The drop in arrests following the fence-building program in the Yuma Sector represents a significant success, as the sector had experienced a significant growth in arrests in previous years. Although overall arrests by the U.S. Border Patrol along the U.S.-Mexican border fell from 1.4 million to 1.1 million from 1997 to 2006, crossings in the Yuma Sector skyrocketed from 30,000 to 119,000 during the same period. Despite this success, the crossings probably have shifted to other sectors as immigrants seek easier routes, a well-established phenomenon. For instance, although total arrests in the San Diego Sector have fallen by about 142,000 in the last nine years, the reduction has been counterbalanced by crossings elsewhere. Thus, aggregate numbers in the Tucson Sector rose by around 120,000 during the same period.


The Secure Fence Act of 2006 that initiated and supports fencing projects like the one in the Yuma Sector underwent substantial changes Dec. 21, as the omnibus spending bill signed in to law by U.S. President George W. Bush contains language that makes fence building nonmandatory and leaves all barrier construction at the discretion of the Homeland Security secretary. The act originally mandated 700 miles of double fencing split among five different sectors. The mandate was modeled after the San Diego method of a two-fence barrier, which was shown to be 95 percent effective in reducing illegal border crossings along a 14-mile stretch of border dividing San Diego and Tijuana from 1992-2004.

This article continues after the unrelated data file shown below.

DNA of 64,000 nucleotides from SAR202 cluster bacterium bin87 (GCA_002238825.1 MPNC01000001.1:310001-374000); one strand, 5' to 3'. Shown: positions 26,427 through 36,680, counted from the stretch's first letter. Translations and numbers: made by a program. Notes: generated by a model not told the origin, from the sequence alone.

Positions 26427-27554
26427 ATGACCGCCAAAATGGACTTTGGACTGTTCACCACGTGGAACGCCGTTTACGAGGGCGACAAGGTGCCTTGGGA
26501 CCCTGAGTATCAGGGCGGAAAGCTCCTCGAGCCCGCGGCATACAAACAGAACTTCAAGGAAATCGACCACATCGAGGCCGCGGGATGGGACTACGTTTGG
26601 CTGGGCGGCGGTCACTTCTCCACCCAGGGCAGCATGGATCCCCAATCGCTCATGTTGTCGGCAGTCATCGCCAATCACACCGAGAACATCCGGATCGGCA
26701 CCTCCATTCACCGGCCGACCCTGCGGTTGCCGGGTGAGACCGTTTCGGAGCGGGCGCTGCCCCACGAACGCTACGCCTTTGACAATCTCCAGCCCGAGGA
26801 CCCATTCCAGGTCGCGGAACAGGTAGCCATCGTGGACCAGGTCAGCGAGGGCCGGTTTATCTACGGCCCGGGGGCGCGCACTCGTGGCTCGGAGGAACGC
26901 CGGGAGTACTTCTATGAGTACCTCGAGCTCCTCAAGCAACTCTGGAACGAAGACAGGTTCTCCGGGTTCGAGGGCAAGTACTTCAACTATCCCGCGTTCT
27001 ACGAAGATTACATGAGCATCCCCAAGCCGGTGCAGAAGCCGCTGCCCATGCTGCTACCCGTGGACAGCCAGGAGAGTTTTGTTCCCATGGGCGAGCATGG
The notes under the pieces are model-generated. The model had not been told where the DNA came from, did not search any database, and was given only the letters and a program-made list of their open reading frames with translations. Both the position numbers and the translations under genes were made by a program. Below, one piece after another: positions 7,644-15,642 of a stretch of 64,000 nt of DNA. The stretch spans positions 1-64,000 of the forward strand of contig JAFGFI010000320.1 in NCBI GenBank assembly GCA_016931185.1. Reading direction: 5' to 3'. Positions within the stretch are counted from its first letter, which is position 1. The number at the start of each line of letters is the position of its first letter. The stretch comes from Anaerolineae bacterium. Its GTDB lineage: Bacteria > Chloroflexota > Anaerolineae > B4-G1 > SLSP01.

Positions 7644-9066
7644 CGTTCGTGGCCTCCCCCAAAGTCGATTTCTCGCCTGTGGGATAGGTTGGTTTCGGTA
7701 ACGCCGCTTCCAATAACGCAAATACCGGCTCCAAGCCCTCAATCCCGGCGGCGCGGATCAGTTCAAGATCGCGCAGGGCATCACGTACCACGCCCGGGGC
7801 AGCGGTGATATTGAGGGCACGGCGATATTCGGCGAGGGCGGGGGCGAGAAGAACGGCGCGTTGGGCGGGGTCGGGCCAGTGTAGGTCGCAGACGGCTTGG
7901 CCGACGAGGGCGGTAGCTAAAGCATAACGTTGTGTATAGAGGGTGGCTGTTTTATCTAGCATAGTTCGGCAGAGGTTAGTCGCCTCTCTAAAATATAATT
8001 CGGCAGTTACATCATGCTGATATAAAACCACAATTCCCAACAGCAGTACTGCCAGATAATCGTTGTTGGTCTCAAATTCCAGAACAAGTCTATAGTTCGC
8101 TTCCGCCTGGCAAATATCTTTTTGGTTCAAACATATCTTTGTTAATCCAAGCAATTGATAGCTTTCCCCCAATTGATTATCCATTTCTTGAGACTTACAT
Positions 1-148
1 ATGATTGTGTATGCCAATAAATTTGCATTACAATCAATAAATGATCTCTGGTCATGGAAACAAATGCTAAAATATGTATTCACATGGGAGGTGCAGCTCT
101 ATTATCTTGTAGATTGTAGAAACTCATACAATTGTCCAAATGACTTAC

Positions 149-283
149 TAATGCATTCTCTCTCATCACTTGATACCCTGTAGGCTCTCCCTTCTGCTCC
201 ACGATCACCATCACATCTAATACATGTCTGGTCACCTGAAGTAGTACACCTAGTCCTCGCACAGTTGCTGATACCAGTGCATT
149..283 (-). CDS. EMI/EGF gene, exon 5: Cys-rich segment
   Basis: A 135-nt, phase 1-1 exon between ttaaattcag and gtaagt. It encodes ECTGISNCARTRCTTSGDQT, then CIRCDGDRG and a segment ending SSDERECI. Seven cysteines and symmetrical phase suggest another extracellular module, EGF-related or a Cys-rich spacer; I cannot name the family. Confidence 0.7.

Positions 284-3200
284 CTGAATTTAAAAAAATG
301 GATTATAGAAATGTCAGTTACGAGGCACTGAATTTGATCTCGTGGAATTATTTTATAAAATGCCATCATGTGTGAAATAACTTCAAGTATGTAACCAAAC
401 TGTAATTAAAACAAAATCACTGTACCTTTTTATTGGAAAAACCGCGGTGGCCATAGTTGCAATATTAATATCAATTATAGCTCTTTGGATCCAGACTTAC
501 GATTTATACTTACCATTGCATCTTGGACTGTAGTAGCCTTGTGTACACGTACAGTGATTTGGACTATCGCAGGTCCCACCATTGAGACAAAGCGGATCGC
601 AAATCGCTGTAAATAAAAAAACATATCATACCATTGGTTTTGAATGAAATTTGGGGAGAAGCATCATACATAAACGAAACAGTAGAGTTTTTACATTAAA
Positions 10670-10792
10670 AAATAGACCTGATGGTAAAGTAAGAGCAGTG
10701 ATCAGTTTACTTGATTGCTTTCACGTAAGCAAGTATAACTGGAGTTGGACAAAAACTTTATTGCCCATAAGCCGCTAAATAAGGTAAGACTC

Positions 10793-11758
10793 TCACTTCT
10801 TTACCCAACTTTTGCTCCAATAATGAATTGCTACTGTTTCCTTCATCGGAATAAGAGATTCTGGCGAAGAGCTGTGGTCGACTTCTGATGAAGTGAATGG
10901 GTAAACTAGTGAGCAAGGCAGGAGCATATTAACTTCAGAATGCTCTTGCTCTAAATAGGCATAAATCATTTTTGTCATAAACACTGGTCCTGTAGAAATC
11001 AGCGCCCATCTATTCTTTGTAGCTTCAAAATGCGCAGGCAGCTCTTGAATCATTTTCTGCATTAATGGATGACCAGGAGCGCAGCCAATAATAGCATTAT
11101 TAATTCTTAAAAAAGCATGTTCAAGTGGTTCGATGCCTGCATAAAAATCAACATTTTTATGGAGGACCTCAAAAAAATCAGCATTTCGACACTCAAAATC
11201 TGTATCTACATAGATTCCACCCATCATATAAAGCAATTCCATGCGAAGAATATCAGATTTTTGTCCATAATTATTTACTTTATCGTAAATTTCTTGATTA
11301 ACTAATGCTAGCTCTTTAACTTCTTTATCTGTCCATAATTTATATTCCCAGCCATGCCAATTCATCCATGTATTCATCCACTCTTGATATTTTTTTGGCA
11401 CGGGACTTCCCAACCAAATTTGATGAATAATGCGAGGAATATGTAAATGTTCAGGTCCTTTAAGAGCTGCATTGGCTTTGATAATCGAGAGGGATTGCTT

Beheadings Spreading to Capital?
The headless bodies of five people have been found in Mexico City since Dec. 17, at least four of whom were customs agents from Mexico City International Airport. Two of the headless agents were discovered wrapped in plastic and stuffed in the trunk of a car in Tlaneplanta, a northern district of Mexico City, El Nuevo Diario reported Dec. 17. The victims’ heads and two severed fingers were left on the street. A finger was placed in one victims’ mouth, while the other was put in the ear of the second victim. Two other bodies were found in similar configurations. Another body had severed hands.

The precision of the beheadings indicate the men were assassinated by professionals, while the placement of the fingers indicates the men were suspected of informing to the police. Although the motive behind the killings remains unclear, they occurred the day after the seizure of half a ton of cocaine at Mexico City International Airport, leading the authorities to suspect the murders came in retaliation.